The Role of Coresidency with Adult Children in the Labor Force Participation Decisions of Older Men and Women in China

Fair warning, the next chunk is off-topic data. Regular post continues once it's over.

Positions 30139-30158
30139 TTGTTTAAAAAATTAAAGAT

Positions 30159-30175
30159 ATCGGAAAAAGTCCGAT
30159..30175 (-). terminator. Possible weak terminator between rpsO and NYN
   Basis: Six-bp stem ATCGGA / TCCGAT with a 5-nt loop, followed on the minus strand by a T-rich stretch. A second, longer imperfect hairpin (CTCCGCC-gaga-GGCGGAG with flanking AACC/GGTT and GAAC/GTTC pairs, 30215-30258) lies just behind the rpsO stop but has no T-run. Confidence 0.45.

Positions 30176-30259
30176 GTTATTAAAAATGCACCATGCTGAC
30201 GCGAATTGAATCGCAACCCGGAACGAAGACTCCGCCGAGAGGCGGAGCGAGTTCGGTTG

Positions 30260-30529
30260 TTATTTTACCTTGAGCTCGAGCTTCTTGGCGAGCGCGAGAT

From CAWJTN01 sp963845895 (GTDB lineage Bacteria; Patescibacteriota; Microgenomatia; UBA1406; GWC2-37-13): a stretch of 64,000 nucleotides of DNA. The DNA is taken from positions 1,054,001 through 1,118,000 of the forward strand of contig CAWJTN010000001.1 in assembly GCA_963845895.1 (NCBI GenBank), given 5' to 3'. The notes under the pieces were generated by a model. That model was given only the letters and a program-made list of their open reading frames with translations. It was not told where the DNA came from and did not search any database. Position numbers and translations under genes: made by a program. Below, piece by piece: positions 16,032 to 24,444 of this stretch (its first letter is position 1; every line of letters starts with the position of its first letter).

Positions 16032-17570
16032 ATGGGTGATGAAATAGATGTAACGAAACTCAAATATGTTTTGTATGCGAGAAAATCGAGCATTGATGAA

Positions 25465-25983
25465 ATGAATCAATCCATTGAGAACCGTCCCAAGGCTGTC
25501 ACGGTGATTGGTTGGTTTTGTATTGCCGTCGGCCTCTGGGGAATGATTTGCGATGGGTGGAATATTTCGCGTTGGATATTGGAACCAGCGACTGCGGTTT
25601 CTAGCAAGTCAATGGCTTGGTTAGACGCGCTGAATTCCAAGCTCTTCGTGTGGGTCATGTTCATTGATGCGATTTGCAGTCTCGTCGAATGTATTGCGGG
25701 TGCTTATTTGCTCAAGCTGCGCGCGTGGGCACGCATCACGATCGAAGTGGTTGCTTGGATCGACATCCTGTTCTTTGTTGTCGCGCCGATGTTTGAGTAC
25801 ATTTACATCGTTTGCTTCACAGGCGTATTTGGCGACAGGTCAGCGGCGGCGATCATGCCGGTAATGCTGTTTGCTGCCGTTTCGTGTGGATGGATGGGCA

Over the course of China's economic reforms, a pronounced divergence in the labor force participation patterns of rural and urban elders emerged – rural elders increased their rates of participation while urban elders reduced theirs. In this project, based on the data of the Chinese population censuses of 1982 and 2000, we employ a two-stage procedure to take into account the endogeneity of the residency and labor force participation decisions of older persons. We find that the effect of coresidency with adult children on the labor force participation of older adult differs by urban vs. rural residence. In 1982, the LFPR of urban elders who coresided with their adult children were significantly higher than those who did not coreside. By 2000, this effect completely disappeared. In contrast, in rural areas, coresidency with adult children had a large and significant negative effect on the labor force participation of both male and female elders. This effect diminished only slightly over the reform period. Finally, we decompose the changes over time in elders' labor force participation decisions and find that the response effect for all groups (male and female, urban and rural) is positive, such that, holding the levels of demographic and economic variables constant, each group of elders would have had higher rates of participation in 2000 than in 1982. The remarkable divergence in urban and rural elders' labor force participation trends are due to differences in the relative sizes of their attribute and response effects.
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